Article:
Mary Patton Highway Dollar General proponents lose first skirmish

Published 1:55 pm Friday, October 6, 2023

By Buzz Trexler
Star Correspondent
When Cortnie Dalton, who lives on Gap Creek Road, got a rezoning notification letter from Elizabethton Assistant City Manager Logan M. Engle, she and her family embarked on a battle to stop a general – a proposed Dollar General store on Mary Patton Highway (state Route 362).
Dalton and a room full of people who live near the proposed site of the convenience store won the first skirmish Thursday night when the Elizabethton Regional Planning Commission voted unanimously to accept Engle’s recommendation to deny a request to rezone 3.18 acres of a 5.57-acre parcel owned by Three Arrows LLC, from R-1 (Low Density Residential) to B-1 (Neighborhood Business). The full parcel fronts both Gap Creek Road and Mary Patton Highway, but the rezoning attempt would only be a parcel that fronts Mary Patton Highway.
A half-hour before the meeting began, opponents started gathering outside of City Hall with neighbors introducing themselves to one another by name, but also by address, or how close they lived in proximity to the site:
“So you live next to Beth …”
“I’m 600 Gap Creek. I’m the one doing construction …”
“I’m 624 …”
“You’re three houses down …”
Most of the residents outside could be heard complaining about what they viewed as the lack of notice, with several crediting Dalton with bringing the rezoning request to their attention.
Inside, Engle explains the process to a reporter: “The public notice requirement in state law is to notice the meeting, which our meeting is on the first day of every month, of course, at 6 o’clock. We send in a public notice to the (Elizabethton) Star every month noticing the planning commission meeting.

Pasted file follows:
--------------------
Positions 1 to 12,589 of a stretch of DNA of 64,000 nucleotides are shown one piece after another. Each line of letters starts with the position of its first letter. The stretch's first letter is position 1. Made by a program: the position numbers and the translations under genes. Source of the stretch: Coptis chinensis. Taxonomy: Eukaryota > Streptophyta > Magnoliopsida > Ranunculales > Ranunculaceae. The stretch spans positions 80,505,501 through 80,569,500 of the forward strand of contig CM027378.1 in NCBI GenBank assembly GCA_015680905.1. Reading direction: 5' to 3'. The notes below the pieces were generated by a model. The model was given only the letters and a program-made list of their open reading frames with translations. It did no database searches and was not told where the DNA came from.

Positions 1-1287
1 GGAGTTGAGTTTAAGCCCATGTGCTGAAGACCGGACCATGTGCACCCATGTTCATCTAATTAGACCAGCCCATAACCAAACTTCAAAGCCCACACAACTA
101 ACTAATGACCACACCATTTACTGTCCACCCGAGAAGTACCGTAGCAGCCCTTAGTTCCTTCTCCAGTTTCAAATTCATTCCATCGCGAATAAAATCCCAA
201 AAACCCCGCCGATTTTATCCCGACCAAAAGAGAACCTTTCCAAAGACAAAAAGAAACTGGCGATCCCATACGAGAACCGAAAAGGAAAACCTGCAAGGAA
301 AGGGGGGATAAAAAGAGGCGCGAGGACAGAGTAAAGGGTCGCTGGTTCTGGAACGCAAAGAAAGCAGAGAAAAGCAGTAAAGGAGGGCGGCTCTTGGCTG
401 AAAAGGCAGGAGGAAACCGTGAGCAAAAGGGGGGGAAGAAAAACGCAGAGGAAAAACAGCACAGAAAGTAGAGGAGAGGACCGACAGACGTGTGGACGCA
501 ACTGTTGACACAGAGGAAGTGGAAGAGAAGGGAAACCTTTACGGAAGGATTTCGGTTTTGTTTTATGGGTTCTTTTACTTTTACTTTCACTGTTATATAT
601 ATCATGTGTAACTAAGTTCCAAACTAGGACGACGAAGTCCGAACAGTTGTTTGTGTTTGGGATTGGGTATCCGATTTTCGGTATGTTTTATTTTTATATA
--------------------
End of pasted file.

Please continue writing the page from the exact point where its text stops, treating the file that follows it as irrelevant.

“There is actually no state law requiring letters be sent to adjoining property owners,” Engle said. “That’s actually something in our local ordinance. It’s a best practice that a lot of communities adopt as a means to get the word out amongst the people in the community most directly affected by a rezoning request, or a variance request, or anything of that nature. So, we sent letters out to everyone within 200 feet of the property, and that’s a normal practice for us.
“And I do know that many of those folks received letters, because they called our office and asked questions, or expressed some concerns.”
The contact listed on the rezoning request is Berry Engineers LLC, of Cleveland, and the reason why the property should be rezoned is stated this way: “This property is located along a state hwy (sic) and a commercial zoning would be compatible with this type of thoroughfare. Also, this site is located near a church and is less than 1,000 feet from other commercial zoned properties. This use is, also, beneficial as it is there to serve the surrounding community and cuts down on travel time and distance for essential goods.”
A primary reason Engle said the request should be denied was not due to a public outcry, but that Mary Patton Highway has been zoned R-1 (Low Density Residential) almost exclusively and should not be rezoned without a further study of the corridor from a future land use perspective.
Johnson City attorney Mark A. Fulks was there to represent the engineers and the company interested in developing the property and over the course of about 17 minutes presented his case for rezoning the property.